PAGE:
Defending champions Calabar High School and Edwin Allen High School claim they are stronger and better than last year's team that romped to wins at the ISSA/GraceKennedy Boys' and Girls' Athletics Championships.
On the eve of the start of the expanded 103rd staging of the world's largest high school track and field championships yesterday, both champions dared the field to "catch" them if it can.
A massive 225 schools, 11 more than last year's 214 schools will take part in the championships — 113 boys and 112 girls — that will get underway today at 2:20 pm with the preliminaries of the boys' open javelin throw, as well as the boys' Class One long jump and girl's Class One high jump.
Unlike last year when only the preliminaries of the steeplechase races were held to take the pressure off the athletes, this year's meet will be four and half days long.
No finals will be decided today, but the contenders will start their maneuvering from the very first day, as they seek to start the points accumulation when the first set of six finals are contested on tomorrow's second day.
Calabar won their 22nd title and first since 2008 after accumulating 287.5 points, 22.5 more than Kingston College, whose most recent title came in 2009 with 2011 winners Jamaica College in third place with 221.5 points.
After years of disappointment and heart break, Edwin Allen finally came good last year, winning their first ever title, amassing 346 points going away from nine-time champions Holmwood Technical (222), while St Jago were third with 173 points.
If that domination was not scary enough, Edwin Allen's Michael Dyke says this year's team is better. "This is a complete team, one of our best ever with balance everywhere."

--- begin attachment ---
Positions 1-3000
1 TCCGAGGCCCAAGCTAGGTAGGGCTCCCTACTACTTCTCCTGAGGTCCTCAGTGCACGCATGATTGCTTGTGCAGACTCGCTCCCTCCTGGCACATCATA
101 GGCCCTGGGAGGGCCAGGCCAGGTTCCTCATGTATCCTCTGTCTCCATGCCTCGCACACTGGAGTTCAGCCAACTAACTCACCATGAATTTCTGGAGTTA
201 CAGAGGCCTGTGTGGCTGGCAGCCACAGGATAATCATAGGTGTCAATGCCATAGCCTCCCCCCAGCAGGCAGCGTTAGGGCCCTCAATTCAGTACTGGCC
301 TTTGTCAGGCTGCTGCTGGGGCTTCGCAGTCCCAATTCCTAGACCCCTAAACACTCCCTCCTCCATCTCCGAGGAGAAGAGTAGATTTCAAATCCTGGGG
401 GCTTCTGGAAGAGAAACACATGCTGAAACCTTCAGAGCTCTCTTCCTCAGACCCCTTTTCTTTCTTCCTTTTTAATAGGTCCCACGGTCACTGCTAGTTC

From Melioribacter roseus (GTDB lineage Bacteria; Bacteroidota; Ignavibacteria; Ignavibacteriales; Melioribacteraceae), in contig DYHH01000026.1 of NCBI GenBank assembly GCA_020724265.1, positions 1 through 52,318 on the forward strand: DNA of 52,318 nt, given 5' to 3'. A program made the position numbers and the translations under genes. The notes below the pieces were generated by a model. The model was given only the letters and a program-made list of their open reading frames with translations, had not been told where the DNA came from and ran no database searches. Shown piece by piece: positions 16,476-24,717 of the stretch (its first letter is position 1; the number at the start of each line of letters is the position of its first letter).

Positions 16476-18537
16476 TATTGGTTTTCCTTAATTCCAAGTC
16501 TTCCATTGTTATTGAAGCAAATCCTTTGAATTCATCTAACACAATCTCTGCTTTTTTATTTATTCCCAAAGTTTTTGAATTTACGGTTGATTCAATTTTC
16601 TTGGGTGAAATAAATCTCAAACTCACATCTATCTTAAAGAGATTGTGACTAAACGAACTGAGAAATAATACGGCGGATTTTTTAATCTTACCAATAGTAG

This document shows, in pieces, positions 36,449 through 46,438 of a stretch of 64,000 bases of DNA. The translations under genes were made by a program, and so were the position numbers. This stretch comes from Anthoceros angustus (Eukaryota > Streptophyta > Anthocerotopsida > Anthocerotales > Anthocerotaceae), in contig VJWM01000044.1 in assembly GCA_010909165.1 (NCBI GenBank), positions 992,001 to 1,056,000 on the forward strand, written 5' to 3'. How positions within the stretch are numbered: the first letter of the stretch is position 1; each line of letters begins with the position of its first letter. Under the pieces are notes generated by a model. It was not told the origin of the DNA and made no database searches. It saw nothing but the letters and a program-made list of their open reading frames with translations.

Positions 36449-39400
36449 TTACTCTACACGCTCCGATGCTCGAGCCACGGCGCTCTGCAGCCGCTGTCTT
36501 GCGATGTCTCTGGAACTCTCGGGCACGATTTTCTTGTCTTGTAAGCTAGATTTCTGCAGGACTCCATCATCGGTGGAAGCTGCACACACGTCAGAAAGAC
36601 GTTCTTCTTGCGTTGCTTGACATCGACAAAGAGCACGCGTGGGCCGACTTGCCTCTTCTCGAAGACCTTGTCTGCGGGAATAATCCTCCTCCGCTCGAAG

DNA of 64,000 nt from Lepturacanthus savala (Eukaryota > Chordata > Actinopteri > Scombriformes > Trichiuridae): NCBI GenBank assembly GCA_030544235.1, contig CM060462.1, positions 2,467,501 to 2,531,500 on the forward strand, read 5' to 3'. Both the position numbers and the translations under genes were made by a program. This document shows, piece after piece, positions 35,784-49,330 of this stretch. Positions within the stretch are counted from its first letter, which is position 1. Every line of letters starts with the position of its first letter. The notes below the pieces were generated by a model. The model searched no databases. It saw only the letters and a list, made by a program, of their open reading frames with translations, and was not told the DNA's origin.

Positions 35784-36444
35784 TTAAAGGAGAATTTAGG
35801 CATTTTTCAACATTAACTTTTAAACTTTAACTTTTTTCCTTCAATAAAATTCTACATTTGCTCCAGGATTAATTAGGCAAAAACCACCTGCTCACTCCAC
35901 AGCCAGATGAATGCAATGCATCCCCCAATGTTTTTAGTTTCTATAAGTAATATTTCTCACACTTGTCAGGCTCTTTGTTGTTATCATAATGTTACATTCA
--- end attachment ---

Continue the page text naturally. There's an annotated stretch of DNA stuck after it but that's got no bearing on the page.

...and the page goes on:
Unlike the previous years when he was chasing the title holders, the shoe is on the other foot now, but Dyke says the approach will not be any different. "We are not pressured, everyone is healthy and we have no injury concerns, but we can't be complacent, the girls know they have to be focused and deliver."
After losing the title by a mere six points in 2011 after they were tipped to win by as many as 30 points, Dyke knows what it takes to be careful and not take anything for granted.
Maurice Wilson, who built a dynasty at Holmwood, winning for nine straight years before losing last year, says he is not going into Champs thinking about anything but regaining their place at the top of the heap.
While admitting that his Class Three and Four were not as strong as he would have liked it to be, Wilson told the Jamaica Observer he was expecting to accumulate points in Class One, Two, and the open events.
Despite his unlikely win in 2011, Wilson said the teams of the last two years have not had the "Holmwood character".
The fire to fight for every last point, he said, was missing from the last two teams. "Only people who do not understand Championships will say we don't have a chance of winning.
"Champs brings out the best in everyone and we are known to lift our game," he said. And showing a lot of respect to Edwin Allen, Wilson said he is not expecting them to slip up to give him any opening.
"We always have to create our own opportunities, no team has ever given us any favours over the years. The battle now is mainly psychological."
Omar Hawes, who spoke on behalf of Calabar's coaching staff, said he wasn't expecting a close race as they had prepared extensively and have an improved Class Three team.
"We have prepared for every eventuality," he said. "As we know Champs comes down to the best preparations and best managers of assets."
The word from Kingston College, too, is that they have done all their homework and according to head coach Michael Russell, "we have a live chance to win Champs".
According to Russell, they will be competitive in the throwing events, which Calabar have dominated the last few years. "Once we can maximise our efforts in the throws, we know we can make up that gap and cut the deficit."
Despite losing one of their Class Three high jumpers, who broke his leg in training recently, Russell said "we have put in place some improvements and plugged some areas".
Russell said the closeness of Champs would not depend on the top teams, but the spread of talent all over the island where other schools will take away points from the main contenders.